Sars’ two-week office closure will not affect virtual channels
Though the effects of the pandemic have already weighed heavily on revenue collections, Sars does not expect this shutdown to have any fiscal impact
The SA Revenue Service (Sars) will be instituting a two week lockdown of its offices due to concerns over the rise in Covid-19 cases.
The closure, between December 24 and January 4, is intended to curb potential infections among taxpayers and the agency’s staff, Sars said in a statement on Tuesday.
Though the effects of the pandemic have already weighed heavily on revenue collections this year, Sars told Business Day, it does not expect this shutdown to have “any fiscal impact”.
Branches will operate remotely via digital channels and existing in-branch appointments will be honoured, it said.
All new bookings made over the Sars website will be honoured by a virtual appoint over Microsoft Teams or via phone, and the Sars call centre will remain open to assist taxpayers.
All SA border posts manned by Sars customs officials will also operate during this lockdown period, it said, with strict social-distancing and hygiene protocols in place.
“We will review this decision and communicate in advance should we decide to extend this arrangement,” the agency said.
The majority of Sars’ revenues between December 24 and January 4 come through its e-channels, in particular VAT, PAYE and provisional company tax payments, Sars head of communications and media Siphithi Sibeko, said in a response to questions.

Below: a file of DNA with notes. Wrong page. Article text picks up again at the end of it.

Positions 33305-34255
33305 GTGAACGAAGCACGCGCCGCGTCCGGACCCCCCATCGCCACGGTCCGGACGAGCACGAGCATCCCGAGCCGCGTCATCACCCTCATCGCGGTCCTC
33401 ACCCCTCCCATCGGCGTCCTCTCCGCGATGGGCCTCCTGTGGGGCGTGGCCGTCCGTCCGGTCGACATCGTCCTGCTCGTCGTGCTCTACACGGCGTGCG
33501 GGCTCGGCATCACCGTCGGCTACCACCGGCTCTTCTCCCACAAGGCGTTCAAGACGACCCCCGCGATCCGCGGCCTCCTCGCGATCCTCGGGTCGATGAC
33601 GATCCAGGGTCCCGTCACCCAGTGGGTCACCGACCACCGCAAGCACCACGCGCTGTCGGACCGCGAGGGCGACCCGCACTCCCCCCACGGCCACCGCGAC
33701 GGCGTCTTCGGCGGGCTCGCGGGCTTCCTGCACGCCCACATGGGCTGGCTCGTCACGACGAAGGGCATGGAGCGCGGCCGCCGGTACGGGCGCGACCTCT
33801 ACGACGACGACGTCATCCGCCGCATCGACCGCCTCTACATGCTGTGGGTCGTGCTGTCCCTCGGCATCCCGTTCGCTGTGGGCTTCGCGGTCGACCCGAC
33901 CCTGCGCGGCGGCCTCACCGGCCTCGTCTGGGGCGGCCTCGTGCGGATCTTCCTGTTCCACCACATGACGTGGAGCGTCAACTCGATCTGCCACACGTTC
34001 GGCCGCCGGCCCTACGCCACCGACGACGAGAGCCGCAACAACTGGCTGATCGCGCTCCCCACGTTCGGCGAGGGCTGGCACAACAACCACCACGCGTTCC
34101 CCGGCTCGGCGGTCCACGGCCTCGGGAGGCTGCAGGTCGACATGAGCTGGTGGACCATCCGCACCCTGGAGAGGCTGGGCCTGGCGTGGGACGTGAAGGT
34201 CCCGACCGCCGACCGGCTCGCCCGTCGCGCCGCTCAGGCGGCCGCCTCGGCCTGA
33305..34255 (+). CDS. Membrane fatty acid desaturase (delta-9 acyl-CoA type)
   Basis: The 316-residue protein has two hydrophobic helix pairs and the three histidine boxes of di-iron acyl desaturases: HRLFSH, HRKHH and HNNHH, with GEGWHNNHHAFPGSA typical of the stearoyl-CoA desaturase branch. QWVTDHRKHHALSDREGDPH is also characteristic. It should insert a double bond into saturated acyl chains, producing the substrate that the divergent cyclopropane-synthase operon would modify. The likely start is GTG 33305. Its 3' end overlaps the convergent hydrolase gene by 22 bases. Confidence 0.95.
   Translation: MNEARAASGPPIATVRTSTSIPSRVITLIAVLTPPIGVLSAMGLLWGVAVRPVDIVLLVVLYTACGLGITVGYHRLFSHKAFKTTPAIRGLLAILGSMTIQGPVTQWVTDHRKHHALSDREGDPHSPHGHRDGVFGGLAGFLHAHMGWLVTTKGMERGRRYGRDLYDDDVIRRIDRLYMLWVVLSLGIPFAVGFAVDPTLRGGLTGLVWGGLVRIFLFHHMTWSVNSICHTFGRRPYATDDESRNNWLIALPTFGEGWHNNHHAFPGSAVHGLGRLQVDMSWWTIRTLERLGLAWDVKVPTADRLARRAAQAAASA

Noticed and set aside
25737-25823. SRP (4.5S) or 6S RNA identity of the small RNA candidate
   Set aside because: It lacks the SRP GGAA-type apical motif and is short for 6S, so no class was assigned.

“We do not foresee any fiscal impact due to the decision to close taxpayer-facing operations while fully servicing taxpayers via online virtual channels,” he said.
In the last three days of the financial year — from March 27 to 31, when lockdown level 5 was activated, Sars was still able to collect more than R50bn via e- channels, as well as processing refunds that were due, Sibeko said.
Last week, health minister Zweli Mkhize announced that a fast-spreading variant of the coronavirus has been detected in SA and found in hotspot outbreaks in provinces such as the Eastern Cape.
The pandemic’s first wave and the nationwide lockdown earlier in the year has had a devastating effect on revenue collections, intensifying difficulties for SA’s already weak fiscus.
Tax revenues are expected to come in almost R313bn below what was forecast in the 2020 budget.
Update: December 22 2020
This article has been updated with information and comment from Sars.
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